Overall, the world’s 300 largest pension funds witnessed an 8 per cent increase in value in 2019, in contrast to the 0.4 per cent decline the year before. They now collectively manage $19.5 trillion in assets. APAC holds the second largest share in terms of assets managed by the top 300 pension funds (26.6 per cent), behind  North America (43.8 per cent).

Funds in the APAC region experienced the fastest annualised growth in the five-year period since 2014 (7 per cent), compared with 4.9 per cent for the top 300 funds. The top 20 funds clocked 5.5 per cent average growth in 2014-19.

“Asia-Pacific pension funds have experienced exceptional growth over the last five years compared to their North American and European counterparts,” noted Jayne Bok, head of investments in Asia at advisory company Willis Towers Watson. Thinking Ahead Institute is the research arm of UK-based Willis Towers Watson.

“However, the road ahead is looking increasingly uncertain, with geopolitical tensions, climate crises and the ongoing COVID-19 pandemic making financial markets increasingly volatile,” he continued, adding that funds can diversify their portfolios by increasing allocations to new and emerging asset classes such as Chinese equities, which “have proven to be highly resilient during COVID-19”, as well as Environmental, Social, and Governance (ESG) investments.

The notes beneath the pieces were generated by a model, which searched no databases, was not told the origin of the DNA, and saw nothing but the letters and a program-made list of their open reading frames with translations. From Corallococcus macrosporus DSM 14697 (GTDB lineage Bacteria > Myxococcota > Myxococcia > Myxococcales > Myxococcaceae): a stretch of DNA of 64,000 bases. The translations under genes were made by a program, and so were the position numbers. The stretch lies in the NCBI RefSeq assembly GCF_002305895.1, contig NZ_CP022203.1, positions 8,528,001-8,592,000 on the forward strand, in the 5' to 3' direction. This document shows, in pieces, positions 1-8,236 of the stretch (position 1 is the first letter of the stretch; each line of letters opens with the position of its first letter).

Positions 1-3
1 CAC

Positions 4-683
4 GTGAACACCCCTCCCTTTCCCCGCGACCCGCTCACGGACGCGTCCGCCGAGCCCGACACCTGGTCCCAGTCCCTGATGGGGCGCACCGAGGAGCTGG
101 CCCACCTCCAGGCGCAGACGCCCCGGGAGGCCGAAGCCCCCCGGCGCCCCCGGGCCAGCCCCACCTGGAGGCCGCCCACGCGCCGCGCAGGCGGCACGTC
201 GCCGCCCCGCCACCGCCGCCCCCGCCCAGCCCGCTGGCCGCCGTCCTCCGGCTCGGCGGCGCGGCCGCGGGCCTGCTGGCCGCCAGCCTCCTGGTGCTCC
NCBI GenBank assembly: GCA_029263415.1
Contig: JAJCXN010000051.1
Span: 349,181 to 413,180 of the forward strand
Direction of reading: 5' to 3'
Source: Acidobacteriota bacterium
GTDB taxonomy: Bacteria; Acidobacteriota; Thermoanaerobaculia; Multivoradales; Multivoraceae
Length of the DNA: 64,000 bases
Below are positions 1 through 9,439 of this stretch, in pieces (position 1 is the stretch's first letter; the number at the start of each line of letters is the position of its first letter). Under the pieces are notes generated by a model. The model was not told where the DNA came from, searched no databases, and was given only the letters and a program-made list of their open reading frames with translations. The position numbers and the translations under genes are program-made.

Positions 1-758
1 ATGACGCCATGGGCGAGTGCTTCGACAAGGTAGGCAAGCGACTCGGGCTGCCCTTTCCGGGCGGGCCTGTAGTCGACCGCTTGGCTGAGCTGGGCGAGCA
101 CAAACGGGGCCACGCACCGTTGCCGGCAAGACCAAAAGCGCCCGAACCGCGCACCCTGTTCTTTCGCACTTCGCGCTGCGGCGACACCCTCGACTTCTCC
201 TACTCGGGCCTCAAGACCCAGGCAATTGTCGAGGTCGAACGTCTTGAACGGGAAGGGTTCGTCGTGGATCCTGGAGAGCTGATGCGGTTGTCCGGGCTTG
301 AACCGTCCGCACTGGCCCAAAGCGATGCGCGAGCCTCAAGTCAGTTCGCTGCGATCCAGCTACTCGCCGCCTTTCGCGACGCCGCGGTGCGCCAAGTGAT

“Large funds are typically using best-practice governance to manage these complex agendas [caused by COVID-19 and economic uncertainty] and retain a strategic focus,” said Roger Urwin, co-founder of the Thinking Ahead Institute.

“One of their top priorities now is harnessing the power of data and technology, an area where the pensions industry has generally lagged other areas of business and finance. Notwithstanding the significant costs of investing in new technologies, and the challenges of managing data, these two areas are critical tools in improving the people, processes, and information that will determine which funds prosper in the years ahead,” he added.

Singapore Reporter/s

In Singapore, we are looking to double our reporting team by this year-end to comprehensively cover the fast-moving world of funded startups and VC, PE & M&A deals. We want reporters who can tell our readers what is really happening in these sectors and why it matters to markets, companies and consumers. The ability to write precisely and urgently is crucial for these roles. Ideal candidates must have to ability to work in a collaborative, dynamic, and fast-changing environment. We want our new hires to be digitally savvy and ready to experiment with new forms of storytelling. Most importantly, we are looking for hard-hitting reporters who work well in a team. Collaboration and collegiality are a must.